We must level-up to tackle the "dream deficit" in women's sport
Members of the Gold Winning Team GB Women's Hockey Team in London 2012
As most of us emerged bleary eyed from 18 months of perpetual lockdowns, we saw astonishing success at the Tokyo Olympics. While many of us have struggled to keep up our exercise regime, British athletes were working hard (from home!) to achieve 65 medals and more success looks likely in the Paralympics.
For me, it has been the women who have shone through this summer. At the Olympics, Team GB comprised of more females than male athletes for the very first time, and we saw Sky Brown, Laura Kenny, Alice Dearing, and countless others, demonstrate the resilience, strength and determination that makes me proud to be British.
The prominence of these stars could well help tackle the “dream deficit” that still exists in female sport. According to Women in Sport’s research only 30% of girls dream of reaching the top of sport, compared with 60% of boys. I can’t be alone in enjoying the adorable videos of children imitating Olympic athletes from gymnasts to weightlifters, and if the visibility of sportswomen increases, girls will see what others have achieved and dream bigger than they ever have before.
Building on the legacy of John Major’s National Lottery, the Government’s commitment to increase funding of Team GB’s Olympians and Paralympians by £23.4m annually, to £77.4m a year, means that we every chance to continue the success we have seen this year, at the Paris Games in 2024.
However, whilst these incredible performances have been a welcome morale boost, we cannot forget that they have come during a pandemic which has disproportionately impacted women’s sport.
At elite level, in many cases it took far longer for women’s sport to return than men’s. Last year, the women’s premier 15s rugby was cancelled because of the pandemic, and it resumed months after the men’s game. Even in terms of emergency Covid-19 funding, the distribution was calculated on lost revenue – a metric which overwhelmingly benefited men’s sport over women – for example, netball, the most popular female sport, received £4m, while the Rugby Football Union received £135m.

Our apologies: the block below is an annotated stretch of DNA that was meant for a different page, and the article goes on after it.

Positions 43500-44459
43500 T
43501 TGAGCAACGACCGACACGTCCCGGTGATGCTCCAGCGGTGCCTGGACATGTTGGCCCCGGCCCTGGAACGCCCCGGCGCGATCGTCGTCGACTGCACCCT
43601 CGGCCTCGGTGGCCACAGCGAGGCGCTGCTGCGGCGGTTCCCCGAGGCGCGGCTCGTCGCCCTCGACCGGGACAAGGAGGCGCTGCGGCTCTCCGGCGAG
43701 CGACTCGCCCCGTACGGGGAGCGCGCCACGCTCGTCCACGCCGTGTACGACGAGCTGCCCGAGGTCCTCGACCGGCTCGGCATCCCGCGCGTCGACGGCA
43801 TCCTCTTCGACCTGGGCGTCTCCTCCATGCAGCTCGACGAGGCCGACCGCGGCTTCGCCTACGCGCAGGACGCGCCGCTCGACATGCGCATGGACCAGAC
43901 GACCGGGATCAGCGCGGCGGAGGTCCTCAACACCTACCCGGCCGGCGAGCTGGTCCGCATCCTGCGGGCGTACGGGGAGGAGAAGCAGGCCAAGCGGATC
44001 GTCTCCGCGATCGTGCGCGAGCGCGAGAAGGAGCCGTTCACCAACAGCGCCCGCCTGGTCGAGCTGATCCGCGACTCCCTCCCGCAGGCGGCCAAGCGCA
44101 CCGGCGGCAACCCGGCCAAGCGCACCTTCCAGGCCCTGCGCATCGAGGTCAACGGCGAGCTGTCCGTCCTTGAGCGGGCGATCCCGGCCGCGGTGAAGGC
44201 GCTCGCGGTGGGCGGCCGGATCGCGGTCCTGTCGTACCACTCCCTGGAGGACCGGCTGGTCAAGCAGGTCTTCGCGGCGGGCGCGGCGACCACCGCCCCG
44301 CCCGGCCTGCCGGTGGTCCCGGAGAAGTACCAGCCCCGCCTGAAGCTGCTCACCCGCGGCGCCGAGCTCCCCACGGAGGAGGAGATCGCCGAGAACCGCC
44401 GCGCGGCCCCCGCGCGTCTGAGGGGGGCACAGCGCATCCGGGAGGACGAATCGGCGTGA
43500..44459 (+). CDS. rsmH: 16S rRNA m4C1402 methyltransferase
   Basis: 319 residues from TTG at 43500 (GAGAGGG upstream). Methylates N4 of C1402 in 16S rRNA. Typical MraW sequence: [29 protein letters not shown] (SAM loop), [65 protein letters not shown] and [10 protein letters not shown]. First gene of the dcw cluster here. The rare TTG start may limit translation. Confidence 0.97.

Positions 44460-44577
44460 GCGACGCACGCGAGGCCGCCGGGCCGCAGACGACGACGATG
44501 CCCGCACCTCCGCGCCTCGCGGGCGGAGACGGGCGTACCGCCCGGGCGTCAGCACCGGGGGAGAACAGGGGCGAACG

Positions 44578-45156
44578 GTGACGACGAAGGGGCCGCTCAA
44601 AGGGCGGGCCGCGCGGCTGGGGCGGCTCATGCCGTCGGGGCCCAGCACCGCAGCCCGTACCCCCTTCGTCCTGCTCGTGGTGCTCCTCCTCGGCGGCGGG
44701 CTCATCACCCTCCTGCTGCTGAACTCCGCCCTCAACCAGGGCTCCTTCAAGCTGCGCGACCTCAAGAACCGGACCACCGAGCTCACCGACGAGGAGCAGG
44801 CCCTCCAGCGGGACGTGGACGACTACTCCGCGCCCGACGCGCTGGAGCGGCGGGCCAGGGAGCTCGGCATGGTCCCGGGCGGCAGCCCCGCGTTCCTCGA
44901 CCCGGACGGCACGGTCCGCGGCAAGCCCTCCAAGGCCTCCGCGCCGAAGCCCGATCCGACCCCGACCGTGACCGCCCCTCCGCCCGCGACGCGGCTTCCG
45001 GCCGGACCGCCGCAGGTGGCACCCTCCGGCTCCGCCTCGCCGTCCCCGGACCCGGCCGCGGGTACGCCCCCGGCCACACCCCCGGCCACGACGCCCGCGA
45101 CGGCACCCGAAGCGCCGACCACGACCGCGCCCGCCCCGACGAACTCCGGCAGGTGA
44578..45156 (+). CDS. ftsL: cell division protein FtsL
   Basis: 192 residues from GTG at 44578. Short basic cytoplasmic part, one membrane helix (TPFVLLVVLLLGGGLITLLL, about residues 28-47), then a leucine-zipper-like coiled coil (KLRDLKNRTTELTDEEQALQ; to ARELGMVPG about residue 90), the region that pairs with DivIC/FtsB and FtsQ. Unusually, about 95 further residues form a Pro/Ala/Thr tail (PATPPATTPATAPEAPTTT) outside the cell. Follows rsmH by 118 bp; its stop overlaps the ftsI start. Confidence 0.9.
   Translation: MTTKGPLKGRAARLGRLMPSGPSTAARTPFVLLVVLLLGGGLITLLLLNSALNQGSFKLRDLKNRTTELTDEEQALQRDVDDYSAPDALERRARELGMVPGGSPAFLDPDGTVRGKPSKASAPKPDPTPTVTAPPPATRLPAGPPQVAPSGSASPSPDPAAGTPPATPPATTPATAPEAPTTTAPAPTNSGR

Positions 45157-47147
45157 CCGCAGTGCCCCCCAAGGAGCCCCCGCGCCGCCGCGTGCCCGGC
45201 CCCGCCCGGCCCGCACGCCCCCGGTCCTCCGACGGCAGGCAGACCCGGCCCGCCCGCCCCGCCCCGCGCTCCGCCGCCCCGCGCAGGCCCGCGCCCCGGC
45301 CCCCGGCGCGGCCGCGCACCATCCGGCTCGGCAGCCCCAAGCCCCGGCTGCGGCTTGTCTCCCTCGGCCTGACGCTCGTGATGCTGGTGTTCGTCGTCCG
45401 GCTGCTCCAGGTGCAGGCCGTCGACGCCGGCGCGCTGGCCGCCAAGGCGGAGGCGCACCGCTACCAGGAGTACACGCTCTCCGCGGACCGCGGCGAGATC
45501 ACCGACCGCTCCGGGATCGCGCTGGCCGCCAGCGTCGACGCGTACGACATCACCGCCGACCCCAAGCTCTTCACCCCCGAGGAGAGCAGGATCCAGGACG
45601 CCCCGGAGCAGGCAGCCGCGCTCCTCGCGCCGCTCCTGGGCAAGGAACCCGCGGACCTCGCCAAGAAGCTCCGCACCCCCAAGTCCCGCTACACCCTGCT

The pandemic’s impact wasn’t restricted to just elite sport. Even prior to the pandemic, women and girl’s activity levels lagged behind men’s, and Women in Sport found that during the first lockdown 42% of women, compared with 35% of men, reported a drop in activity levels.
Some 25% of women and 45% of girls reported that they were worried that getting back into the habit of exercise would be hard, and while men’s physical activity levels have now largely recovered women’s activity levels continue to stay below pre-pandemic levels.
The pandemic has, however, prompted physical activity to take on a heightened importance for us all with the government framing it as “essential”. Women in Sport’s lockdown research found that 82% of girls said they will definitely/probably put more effort into being fit and active, 46% of women said doing exercise had become more of a priority in their lives and 61% of women said they would put more effort into being fit and active once the lockdown was over. With the momentum of a summer of sporting inspiration and a pandemic induced reset to attitudes, we have a real opportunity to get women and girls more active and engaged with sport.
We need to seize this opportunity with before it passes. As the Department for Culture, Media and Sport embark on their refresh of the Sporting Future strategy and the comprehensive spending review looms large, let’s start a conversation.
Let’s talk about how we can improve women and girl’s physical activity levels, with all the economic, health and social benefits that come with it.
Let’s talk about who is benefitting from the public money that we spend on sport, and whether that is men more than women.
And let’s talk about how we can continue to promote and support elite sportswomen, not just during the Olympics.
Let’s level up women’s sport.
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